The Texas Health and Human Services Commission recently negotiated a 15-month extension of a Medicaid waiver that will finally allow Texans to enjoy a benefit of the federal taxes they pay.

Michele Rountree
Michele Rountree

The extension will supply more than $4 billion for health care coverage for uninsured Texans. Texas taxpayers have already contributed to Medicaid expansion in other states through federal taxes — now Texas should have its turn and expand Medicaid.

Medicaid expansion under the Affordable Care Act is funded 100 percent by the federal government. These dollars would provide health care to the estimated 5 million uninsured Texans. This is especially an important concern because the U.S. Census Bureau reports the state has the largest number of uninsured Americans in the country.

Many Texans are facing a new reality. They are fully employed yet still unable to afford health insurance. Even with the government-subsidized health insurance offered under the Affordable Care Act, a large population falls into the “coverage gap.” Their salaries are too high for traditional, unexpanded Medicaid, yet they can’t afford private insurance.

It is a reasonable assumption that having health care insurance has significant effects on chronic disease identification and management. When Texans can’t afford insurance and are not eligible for ACA subsidies, their best option for health care is from hospitals, community-based providers such as clinics and health centers and office-based physicians. Without Medicaid reimbursements, it is inevitable that these health care providers will end up with unrecoverable debt.

Who pays the debt? Because Texas has refused Medicaid funds beyond the 15-month extension period, the state’s businesses and its residents absorb these costs in the form of property taxes and higher insurance premiums. Texas ranks third in the nation for the highest property taxes and second for the highest paid insurance premiums.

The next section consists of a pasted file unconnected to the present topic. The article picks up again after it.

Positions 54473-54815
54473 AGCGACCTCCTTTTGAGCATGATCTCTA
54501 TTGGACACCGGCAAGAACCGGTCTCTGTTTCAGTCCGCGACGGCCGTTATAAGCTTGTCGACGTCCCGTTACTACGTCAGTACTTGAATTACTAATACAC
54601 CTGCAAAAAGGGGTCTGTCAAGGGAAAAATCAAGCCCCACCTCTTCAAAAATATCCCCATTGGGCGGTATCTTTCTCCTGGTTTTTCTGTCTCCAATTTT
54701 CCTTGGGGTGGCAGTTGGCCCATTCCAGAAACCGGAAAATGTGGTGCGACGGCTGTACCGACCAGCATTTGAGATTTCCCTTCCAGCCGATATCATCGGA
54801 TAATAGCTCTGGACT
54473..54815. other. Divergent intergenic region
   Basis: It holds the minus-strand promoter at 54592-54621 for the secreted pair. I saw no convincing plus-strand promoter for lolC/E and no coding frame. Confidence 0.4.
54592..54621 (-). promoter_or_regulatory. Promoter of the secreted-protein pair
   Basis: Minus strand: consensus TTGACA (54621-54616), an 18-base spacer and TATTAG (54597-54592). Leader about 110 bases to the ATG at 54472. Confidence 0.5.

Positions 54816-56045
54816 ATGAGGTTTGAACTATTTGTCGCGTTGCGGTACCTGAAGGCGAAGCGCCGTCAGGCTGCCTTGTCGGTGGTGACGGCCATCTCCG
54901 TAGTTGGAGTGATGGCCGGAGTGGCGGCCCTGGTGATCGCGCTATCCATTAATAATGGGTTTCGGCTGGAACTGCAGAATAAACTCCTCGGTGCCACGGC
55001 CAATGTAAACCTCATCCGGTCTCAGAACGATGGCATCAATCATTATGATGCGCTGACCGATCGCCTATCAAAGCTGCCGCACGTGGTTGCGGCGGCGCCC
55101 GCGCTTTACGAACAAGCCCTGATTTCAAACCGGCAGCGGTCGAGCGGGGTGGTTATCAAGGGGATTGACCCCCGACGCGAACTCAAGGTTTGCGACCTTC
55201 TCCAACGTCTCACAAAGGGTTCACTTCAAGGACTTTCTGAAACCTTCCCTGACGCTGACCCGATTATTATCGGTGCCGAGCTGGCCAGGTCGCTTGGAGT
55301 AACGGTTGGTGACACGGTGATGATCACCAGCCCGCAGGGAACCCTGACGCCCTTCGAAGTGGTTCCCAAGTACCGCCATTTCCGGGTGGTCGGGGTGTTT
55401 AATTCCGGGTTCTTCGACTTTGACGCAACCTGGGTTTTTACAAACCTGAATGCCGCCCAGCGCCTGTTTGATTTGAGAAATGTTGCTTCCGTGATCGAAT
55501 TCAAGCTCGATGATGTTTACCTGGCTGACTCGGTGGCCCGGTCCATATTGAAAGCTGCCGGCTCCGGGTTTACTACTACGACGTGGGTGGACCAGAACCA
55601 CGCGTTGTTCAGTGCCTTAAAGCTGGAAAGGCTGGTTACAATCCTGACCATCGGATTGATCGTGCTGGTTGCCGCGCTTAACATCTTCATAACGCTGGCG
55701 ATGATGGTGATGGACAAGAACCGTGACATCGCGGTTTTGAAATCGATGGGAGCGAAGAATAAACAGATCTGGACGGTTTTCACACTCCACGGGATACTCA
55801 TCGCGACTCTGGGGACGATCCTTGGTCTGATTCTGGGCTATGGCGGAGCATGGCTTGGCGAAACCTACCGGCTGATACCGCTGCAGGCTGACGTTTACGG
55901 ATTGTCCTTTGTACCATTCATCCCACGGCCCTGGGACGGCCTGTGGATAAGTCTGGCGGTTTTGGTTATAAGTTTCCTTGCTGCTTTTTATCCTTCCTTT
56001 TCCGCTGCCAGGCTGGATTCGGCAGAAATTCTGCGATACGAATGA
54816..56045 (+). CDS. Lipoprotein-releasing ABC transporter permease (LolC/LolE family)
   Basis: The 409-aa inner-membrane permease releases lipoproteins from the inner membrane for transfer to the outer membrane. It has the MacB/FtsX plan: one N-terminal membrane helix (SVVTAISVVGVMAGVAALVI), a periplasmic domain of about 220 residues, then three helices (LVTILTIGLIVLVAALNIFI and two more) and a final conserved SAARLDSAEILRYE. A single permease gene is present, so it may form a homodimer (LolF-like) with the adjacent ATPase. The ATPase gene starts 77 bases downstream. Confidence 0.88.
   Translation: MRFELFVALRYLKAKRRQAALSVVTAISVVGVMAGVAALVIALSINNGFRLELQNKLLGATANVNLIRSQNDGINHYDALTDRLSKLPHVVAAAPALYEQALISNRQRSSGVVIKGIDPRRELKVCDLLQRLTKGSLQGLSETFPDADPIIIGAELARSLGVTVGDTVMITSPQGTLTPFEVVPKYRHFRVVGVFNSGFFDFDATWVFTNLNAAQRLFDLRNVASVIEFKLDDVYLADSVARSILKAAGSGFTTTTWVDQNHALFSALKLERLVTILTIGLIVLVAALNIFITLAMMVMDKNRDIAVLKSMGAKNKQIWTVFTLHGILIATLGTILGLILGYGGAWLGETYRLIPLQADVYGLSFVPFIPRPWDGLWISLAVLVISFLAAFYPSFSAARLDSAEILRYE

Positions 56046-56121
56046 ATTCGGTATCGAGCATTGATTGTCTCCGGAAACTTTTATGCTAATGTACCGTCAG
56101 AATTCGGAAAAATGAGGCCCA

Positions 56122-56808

The reality is the money Texas gets from the 15-month Medicaid waiver comes from the taxes Texans have been paying to the federal government already. If Texas declines to participate, Texas residents will lose a benefit of their federal taxes, and will still have to pay that unrecoverable debt.

The financial strain of health care costs will only worsen if Texas refuses to participate. Our elected lawmakers might look to our neighbors to the north for advice. Oklahoma’s governor and state legislators are considering Medicaid expansion to prevent cutting doctor reimbursements by 25 percent and to otherwise address the rising costs of health care. After 2020, the federal government will cover 90 percent of the Medicaid allocation, and states will have to cover the remaining 10 percent. Oklahoma lawmakers are consider a $1.50-per-pack tax on cigarettes to pay the 10 percent.

The cost to Texans to refuse $6 billion annually until 2020 to extend Medicaid go beyond covering that bill. The economic and social costs of this decision are dire.


Michele A. Rountree is an associate professor of social work at The University of Texas at Austin. Tonia Wu is a public health and pre-med student in the College of Natural Sciences at The University of Texas at Austin. This opinion piece was published on the Dallas Morning News, June 1, 2016. It represents the views of the author, not of The University of Texas at Austin or the Steve Hicks School of Social Work.